Keep in mind the difference between the MPI standard and
implementations of that standard. To be specific: Open MPI is one
implementation of the MPI standard (see www.mpi-forum.org for the
standard document, v2.1 is the latest version of that doc).
Open MPI generally depends on finding your executable on the node
where it is running. This usually means specifying an absolute
filename than can be exec'ed directly or a relative filename that can
be found either with relation to the cwd or in the PATH.
How this executable gets to the node to execute is a different
question. The executable may be located in a local filesystem or a
networked filesystem (e.g., NFS). Many cluster-based users of MPI
with small-ish systems (~32-64 nodes) use an NFS server to make their
executables visible on all nodes without the bother of manually
copying executables between nodes.
That being said, there are many scheduling/resource managing systems
out there that will pre-stage executables (and other data files) to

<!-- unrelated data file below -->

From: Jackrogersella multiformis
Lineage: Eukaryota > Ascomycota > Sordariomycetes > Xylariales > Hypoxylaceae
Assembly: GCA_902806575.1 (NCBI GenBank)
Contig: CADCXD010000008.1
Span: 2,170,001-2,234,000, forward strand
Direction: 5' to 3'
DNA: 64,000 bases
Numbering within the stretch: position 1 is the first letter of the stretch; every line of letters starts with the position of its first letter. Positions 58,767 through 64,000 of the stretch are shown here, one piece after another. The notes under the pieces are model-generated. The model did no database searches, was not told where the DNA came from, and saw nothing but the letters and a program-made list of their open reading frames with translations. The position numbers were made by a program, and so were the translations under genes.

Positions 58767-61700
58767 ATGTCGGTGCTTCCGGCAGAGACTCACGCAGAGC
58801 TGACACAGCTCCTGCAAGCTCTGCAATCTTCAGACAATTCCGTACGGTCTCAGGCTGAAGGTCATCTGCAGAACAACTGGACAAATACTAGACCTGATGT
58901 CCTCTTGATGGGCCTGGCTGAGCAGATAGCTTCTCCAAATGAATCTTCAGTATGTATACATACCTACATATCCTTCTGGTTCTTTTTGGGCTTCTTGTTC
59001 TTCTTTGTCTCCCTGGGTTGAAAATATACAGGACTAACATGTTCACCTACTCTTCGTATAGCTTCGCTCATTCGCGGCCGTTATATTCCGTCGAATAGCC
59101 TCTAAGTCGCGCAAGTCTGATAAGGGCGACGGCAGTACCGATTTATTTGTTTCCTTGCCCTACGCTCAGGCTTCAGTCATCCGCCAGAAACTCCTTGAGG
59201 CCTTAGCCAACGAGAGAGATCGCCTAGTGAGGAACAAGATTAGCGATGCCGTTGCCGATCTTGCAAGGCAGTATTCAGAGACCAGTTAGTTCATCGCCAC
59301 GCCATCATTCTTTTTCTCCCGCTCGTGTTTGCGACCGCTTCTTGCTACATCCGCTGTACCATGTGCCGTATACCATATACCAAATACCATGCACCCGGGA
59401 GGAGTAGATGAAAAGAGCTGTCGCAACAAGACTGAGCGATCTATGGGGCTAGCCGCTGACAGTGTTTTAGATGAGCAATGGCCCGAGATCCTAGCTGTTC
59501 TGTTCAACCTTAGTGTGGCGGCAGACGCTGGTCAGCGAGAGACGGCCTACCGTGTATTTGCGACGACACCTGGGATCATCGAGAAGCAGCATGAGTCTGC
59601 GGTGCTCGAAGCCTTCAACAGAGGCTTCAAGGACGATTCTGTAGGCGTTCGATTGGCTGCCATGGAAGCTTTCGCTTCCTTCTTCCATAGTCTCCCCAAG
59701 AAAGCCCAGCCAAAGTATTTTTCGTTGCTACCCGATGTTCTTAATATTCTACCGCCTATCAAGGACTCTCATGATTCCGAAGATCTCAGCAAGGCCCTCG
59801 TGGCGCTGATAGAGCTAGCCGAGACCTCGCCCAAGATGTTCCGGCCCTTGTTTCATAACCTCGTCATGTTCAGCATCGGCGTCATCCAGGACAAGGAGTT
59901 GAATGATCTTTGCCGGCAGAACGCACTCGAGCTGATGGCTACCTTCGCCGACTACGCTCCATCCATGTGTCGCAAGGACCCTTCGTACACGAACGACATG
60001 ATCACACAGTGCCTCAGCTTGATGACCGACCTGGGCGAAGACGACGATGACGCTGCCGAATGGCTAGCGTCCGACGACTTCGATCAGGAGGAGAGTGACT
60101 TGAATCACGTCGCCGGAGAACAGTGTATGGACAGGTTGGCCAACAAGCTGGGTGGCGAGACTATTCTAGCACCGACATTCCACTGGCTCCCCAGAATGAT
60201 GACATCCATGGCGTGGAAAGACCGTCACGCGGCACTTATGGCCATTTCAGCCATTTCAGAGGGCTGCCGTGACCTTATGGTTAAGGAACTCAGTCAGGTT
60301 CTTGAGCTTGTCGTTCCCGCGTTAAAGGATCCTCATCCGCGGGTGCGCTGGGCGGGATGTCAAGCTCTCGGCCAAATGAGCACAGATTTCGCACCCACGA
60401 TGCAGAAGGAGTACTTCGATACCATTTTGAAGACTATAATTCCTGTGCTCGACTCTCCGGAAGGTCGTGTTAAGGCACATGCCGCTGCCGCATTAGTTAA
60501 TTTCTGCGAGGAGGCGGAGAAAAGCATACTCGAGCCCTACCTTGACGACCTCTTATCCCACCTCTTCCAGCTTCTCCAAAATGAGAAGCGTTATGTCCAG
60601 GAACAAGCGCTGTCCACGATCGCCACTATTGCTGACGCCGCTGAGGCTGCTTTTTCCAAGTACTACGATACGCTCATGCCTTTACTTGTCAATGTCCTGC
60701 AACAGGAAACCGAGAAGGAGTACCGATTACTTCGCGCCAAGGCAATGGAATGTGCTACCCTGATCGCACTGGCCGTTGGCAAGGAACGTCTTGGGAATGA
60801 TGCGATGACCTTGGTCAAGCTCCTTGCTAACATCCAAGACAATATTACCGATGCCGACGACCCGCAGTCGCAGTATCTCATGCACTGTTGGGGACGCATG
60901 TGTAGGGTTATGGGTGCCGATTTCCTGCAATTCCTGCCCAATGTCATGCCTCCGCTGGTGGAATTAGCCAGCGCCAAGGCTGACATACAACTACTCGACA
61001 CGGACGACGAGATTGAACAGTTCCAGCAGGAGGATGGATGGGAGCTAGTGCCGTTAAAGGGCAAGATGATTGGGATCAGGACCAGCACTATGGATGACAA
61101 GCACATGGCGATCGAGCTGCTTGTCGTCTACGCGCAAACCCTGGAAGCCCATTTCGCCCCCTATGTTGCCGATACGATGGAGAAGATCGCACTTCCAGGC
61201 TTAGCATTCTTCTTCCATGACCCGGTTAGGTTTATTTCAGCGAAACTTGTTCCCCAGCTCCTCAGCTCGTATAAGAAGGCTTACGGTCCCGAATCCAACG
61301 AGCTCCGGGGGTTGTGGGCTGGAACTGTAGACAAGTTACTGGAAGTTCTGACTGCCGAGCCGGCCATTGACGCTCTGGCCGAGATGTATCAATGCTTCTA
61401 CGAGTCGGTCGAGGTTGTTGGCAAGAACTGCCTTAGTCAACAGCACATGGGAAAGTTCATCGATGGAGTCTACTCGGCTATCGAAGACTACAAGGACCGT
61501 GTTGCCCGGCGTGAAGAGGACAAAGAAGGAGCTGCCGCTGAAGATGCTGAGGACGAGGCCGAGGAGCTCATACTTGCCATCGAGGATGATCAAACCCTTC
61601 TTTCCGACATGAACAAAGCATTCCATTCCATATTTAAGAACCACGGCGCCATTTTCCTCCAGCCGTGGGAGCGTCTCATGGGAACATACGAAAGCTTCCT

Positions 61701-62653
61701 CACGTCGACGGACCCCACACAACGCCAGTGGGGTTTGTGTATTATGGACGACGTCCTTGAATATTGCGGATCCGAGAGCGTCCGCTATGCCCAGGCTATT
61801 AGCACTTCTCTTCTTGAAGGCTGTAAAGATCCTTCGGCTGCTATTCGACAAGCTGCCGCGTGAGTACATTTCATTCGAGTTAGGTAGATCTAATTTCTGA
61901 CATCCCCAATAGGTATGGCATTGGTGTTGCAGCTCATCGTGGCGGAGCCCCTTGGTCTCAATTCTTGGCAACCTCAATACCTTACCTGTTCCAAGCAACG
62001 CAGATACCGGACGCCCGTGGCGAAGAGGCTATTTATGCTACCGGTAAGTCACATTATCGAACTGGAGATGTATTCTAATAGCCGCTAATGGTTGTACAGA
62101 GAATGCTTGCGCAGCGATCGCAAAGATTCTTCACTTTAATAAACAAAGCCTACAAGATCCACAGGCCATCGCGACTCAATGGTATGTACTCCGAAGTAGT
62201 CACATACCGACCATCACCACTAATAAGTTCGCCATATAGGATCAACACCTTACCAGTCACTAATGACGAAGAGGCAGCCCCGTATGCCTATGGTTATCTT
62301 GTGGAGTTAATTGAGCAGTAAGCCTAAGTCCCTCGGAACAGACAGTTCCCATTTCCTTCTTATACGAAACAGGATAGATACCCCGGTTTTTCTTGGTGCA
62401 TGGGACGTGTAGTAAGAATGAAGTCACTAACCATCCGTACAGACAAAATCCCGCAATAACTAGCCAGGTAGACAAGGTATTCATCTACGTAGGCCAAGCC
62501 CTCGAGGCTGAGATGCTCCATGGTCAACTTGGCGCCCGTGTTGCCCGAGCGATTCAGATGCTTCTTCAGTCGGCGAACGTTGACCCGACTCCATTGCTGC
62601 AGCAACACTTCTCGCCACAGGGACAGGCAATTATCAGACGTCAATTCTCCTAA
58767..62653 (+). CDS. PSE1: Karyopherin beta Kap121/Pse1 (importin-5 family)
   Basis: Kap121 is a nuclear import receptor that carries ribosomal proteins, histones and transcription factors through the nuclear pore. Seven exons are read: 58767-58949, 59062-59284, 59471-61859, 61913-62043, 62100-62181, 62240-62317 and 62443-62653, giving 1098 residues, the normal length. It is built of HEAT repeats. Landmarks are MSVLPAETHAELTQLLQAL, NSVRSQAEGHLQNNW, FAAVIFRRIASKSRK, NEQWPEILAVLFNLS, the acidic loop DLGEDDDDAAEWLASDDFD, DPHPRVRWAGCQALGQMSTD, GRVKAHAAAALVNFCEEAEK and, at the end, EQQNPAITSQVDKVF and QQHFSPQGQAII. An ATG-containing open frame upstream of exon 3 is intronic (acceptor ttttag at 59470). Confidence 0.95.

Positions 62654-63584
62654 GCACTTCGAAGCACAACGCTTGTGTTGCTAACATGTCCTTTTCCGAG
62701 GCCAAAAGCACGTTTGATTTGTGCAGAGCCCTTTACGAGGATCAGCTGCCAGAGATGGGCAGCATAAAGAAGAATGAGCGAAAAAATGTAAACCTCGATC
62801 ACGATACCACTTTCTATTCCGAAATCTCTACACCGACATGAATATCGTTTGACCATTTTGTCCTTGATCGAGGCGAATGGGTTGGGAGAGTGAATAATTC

desired nodes before MPI tries to run them. These are beyond (Open)
MPI's scope -- from OMPI's perspective, we just find the executable in
the PATH; it doesn't really matter to OMPI how it got there.
On May 26, 2009, at 2:11 AM, Charles Salvia wrote:
> I am very new to the concept of MPI, and have only recently begun
> researching it. I have a very basic question about the way MPI works.
> How exactly does MPI distribute user-created applications (binary
> code) over a network? Does it actually copy the binary into the
> local memory of each node, and execute it? If so, doesn't this put
> serious restrictions on the heterogeneity of the network? For
> example, in order to run a distributed application (compiled with
> gcc) over a typical Linux cluster, you'd need to make sure that each
> node has the same version of glibc, or there could be issues running
> the binary.
> Any information would be greatly appreciated.
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